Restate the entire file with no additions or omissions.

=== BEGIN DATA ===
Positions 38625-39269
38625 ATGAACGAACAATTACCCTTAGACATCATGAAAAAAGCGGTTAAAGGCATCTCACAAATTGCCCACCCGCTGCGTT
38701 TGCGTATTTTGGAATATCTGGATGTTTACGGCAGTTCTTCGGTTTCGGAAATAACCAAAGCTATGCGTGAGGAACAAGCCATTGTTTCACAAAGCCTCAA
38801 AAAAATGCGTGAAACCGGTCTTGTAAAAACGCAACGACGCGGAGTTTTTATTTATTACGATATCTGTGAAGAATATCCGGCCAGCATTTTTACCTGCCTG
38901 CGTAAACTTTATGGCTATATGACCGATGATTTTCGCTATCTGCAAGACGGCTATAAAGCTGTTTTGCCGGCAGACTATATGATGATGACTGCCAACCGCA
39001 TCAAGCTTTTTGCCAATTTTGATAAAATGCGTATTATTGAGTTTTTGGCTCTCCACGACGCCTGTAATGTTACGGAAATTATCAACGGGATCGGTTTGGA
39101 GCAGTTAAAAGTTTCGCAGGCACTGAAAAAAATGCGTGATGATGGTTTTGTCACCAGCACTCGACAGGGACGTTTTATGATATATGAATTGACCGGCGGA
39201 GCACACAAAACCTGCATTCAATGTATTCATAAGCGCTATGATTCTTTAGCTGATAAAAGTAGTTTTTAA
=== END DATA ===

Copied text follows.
Positions 38625-39269
38625 ATGAACGAACAATTACCCTTAGACATCATGAAAAAAGCGGTTAAAGGCATCTCACAAATTGCCCACCCGCTGCGTT
38701 TGCGTATTTTGGAATATCTGGATGTTTACGGCAGTTCTTCGGTTTCGGAAATAACCAAAGCTATGCGTGAGGAACAAGCCATTGTTTCACAAAGCCTCAA
38801 AAAAATGCGTGAAACCGGTCTTGTAAAAACGCAACGACGCGGAGTTTTTATTTATTACGATATCTGTGAAGAATATCCGGCCAGCATTTTTACCTGCCTG
38901 CGTAAACTTTATGGCTATATGACCGATGATTTTCGCTATCTGCAAGACGGCTATAAAGCTGTTTTGCCGGCAGACTATATGATGATGACTGCCAACCGCA
39001 TCAAGCTTTTTGCCAATTTTGATAAAATGCGTATTATTGAGTTTTTGGCTCTCCACGACGCCTGTAATGTTACGGAAATTATCAACGGGATCGGTTTGGA
39101 GCAGTTAAAAGTTTCGCAGGCACTGAAAAAAATGCGTGATGATGGTTTTGTCACCAGCACTCGACAGGGACGTTTTATGATATATGAATTGACCGGCGGA
39201 GCACACAAAACCTGCATTCAATGTATTCATAAGCGCTATGATTCTTTAGCTGATAAAAGTAGTTTTTAA